Lois Lerner, the IRS official at the center of the political targeting scandal plans to assert her constitutional right not to answer questions from a congressional committee.» Read More
Almost two-thirds of Americans in a new survey said they are doing all they can for retirement, and fewer than a third said they are worried they aren't saving enough.
Knight Capital Group, which recently agreed to be bought for $1.4 billion by Getco Holding Co, will lay off 5 percent of its global workforce as part of efforts to restructure the automated trading firm, according to a regulatory filing released on Monday.
The Congressional Budget Office is predicting the budget deficit at $845 billion, dropping below $1 trillion for the first time in President Barack Obama's tenure in office.
Forget California's Silicon Valley and New York's Silicon Alley. A small startup scene is emerging in the Midwest.
Selling by execs has surged since the Dow hit 14,000 and retail investors flooded into stocks.
The U.S. government has launched a civil lawsuit against Standard & Poor's over mortgage bond ratings, the first federal enforcement action against a credit rating agency over behavior tied to the recent financial crisis.
Disney's earnings topped forecasts. And big news for "Star Wars" fans: CEO Bob Iger said there will be some spinoff films based on characters. Films there will be!
Online-game maker Zynga posted an unexpected profit for the fourth quarter and beat big on revenue as it moves to tighten up its ship.
The chief executive of Research In Motion said he's disappointed the new BlackBerry won't be released in the United States until mid-March, but he said early data suggests sales in the U.K. are above expectations.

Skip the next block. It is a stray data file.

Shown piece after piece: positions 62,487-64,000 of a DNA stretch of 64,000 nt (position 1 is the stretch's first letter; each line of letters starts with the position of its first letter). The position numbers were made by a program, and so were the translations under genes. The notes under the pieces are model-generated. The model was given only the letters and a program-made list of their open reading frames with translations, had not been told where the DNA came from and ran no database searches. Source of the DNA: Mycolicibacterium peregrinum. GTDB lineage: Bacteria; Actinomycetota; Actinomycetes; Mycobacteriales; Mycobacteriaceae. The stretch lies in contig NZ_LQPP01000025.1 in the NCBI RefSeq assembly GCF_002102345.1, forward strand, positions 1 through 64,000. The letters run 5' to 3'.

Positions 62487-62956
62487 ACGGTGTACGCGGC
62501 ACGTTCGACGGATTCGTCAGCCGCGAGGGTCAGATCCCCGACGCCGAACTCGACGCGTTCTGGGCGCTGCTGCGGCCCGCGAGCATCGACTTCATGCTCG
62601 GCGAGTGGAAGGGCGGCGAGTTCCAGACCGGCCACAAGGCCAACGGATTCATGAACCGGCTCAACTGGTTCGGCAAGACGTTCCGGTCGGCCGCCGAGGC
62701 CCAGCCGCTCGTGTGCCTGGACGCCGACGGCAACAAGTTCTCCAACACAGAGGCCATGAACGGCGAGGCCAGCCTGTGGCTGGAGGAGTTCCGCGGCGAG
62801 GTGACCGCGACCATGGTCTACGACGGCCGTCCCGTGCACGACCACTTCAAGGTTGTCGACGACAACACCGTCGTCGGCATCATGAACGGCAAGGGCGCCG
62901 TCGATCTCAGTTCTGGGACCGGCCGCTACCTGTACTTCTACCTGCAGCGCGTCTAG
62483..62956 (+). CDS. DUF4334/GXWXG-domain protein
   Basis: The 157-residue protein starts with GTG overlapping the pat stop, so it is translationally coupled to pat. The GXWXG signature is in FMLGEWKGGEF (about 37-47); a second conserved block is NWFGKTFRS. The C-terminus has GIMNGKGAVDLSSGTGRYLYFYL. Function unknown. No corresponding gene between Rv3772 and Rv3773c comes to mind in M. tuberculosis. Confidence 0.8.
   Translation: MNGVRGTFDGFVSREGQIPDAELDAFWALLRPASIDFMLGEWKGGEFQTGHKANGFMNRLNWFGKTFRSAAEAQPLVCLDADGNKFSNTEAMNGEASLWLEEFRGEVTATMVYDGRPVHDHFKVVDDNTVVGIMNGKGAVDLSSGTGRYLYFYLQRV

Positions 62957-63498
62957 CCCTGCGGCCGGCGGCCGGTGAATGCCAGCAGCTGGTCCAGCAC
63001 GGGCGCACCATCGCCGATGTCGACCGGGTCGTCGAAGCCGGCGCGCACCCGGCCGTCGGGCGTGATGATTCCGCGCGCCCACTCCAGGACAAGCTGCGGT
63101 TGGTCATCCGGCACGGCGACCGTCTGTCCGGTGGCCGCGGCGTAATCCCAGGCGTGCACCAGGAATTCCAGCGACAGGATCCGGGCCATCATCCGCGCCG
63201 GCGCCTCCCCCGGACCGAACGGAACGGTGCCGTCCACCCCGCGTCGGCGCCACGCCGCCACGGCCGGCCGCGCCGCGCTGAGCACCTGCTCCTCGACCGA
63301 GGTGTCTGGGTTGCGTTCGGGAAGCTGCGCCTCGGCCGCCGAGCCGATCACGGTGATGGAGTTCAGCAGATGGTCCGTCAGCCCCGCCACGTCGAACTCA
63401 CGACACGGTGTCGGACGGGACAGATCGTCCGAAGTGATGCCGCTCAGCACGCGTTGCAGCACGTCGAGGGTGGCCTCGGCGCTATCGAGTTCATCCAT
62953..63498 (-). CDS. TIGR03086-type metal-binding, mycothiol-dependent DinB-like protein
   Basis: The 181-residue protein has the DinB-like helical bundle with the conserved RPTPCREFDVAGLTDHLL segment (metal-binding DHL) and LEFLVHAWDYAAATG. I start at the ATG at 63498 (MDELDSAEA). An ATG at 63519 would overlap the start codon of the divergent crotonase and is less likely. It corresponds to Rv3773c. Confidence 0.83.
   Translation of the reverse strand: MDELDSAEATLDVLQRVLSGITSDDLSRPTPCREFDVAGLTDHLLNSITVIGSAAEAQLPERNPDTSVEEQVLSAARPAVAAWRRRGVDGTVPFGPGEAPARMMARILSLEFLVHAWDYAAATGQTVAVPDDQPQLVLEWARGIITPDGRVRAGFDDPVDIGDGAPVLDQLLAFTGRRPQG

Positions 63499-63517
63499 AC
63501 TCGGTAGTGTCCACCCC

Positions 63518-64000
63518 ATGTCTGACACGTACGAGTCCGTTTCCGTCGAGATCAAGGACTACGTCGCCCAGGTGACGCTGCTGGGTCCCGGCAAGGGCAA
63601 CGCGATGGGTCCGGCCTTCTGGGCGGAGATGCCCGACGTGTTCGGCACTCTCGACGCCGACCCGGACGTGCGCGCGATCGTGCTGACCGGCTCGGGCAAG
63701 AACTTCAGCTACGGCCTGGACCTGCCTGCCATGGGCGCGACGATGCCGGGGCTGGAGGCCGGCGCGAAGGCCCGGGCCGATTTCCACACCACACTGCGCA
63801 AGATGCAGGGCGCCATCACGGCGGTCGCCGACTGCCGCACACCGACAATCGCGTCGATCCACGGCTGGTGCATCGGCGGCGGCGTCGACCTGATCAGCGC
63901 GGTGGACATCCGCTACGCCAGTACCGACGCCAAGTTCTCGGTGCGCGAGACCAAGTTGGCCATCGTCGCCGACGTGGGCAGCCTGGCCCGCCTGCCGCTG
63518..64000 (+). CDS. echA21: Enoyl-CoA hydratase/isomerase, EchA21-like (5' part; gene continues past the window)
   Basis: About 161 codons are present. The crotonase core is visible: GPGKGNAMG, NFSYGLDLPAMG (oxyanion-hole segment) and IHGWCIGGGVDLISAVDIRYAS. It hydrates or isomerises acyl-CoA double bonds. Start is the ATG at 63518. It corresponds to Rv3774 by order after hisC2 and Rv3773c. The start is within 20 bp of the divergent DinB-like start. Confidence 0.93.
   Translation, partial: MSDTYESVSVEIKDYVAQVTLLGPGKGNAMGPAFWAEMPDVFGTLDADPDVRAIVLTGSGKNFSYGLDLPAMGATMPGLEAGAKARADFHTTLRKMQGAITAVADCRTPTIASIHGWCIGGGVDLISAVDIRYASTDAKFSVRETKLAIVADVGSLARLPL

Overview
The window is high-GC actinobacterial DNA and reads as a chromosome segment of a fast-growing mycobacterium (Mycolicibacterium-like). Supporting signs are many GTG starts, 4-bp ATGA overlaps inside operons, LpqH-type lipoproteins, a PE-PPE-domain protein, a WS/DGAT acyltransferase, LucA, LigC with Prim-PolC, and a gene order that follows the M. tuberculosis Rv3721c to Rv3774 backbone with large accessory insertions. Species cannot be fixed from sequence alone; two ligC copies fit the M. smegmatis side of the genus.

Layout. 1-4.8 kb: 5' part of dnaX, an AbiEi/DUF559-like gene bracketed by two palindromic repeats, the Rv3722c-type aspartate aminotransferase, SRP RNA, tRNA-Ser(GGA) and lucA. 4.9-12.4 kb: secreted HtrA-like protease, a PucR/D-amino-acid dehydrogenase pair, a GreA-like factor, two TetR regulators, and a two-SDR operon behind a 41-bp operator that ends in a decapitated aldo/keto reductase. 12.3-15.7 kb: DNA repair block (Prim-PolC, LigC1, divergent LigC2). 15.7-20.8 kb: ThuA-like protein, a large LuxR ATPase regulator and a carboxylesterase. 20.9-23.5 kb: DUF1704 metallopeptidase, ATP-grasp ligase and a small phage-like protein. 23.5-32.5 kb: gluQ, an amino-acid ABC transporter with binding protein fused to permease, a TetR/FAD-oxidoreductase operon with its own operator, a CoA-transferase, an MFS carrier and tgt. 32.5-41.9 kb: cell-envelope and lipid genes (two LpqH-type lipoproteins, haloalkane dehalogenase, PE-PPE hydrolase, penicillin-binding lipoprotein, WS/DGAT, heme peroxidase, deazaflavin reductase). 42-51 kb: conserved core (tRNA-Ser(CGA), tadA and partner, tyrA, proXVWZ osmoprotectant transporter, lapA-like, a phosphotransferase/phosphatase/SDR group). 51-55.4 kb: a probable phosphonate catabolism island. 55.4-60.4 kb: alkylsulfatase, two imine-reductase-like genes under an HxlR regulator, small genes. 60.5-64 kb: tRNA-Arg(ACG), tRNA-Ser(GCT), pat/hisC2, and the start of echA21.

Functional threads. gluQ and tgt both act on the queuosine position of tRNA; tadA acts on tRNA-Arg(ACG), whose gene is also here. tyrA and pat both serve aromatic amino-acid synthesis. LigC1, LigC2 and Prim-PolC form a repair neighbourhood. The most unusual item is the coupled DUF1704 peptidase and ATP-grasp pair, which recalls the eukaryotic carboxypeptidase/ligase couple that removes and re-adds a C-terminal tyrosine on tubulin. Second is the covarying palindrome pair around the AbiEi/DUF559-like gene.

Giving in the United States grew by a scant two percent in 2012, the slowest since the depths of the financial crisis in 2009.
Remember when stock market regulators ditched fractions and started rounding to the nearest penny? The SEC is reconsidering.
The power outage at Super Bowl 47 shined light on a growing issue for Facebook. Namely, its lack of relevancy during a live-event
The SEC will host a public meeting that should capture the attention of every entrepreneur, investor and job seeker, writes this pro.
The modern income tax system has been called a lot of things, and now it also can be called a centenarian. The current tax system was formalized 100 years ago this month, when the 16th Amendment was ratified. Here's a celebration of quotes about the taxman.
New research shows that many Fidelity target date funds have routinely turned in worse returns in recent years than their biggest peers.
In many ways, the fight over Herbalife boils down to one question: How many users of the company's product actually exist?
Both companies are expected to benefit from rising fees for their cable channels as well as growing advertising revenue thanks to political campaigns.
Three book publishers are launching Bookish, billed as "a one-stop, comprehensive online destination designed to connect readers with books and authors."
Dell moved closer to a nearly $24 billion buyout deal, with price negotiations narrowing to $13.50 to $13.75 a share in what would be the biggest leveraged buyout since the financial crisis.
A new study from Consumer Reports says many new vehicles with small turbocharged engines fail to deliver the mileage advertised by automakers.
JPM's Jamie Dimon survived an effort by shareholders to split his roles as chairman and CEO. CNBC's Kayla Tausche takes a look at how the outcome may impact other corporate activists.
Gary Parr, Lazard vice president, explains why he is concerned about the fate of charitable giving.
Bruce Kasman, JPMorgan Chase; and Stephen Bodurtha, Citi Private Bank, provide an in-depth look at where affluent investors are finding returns amid economic uncertainty.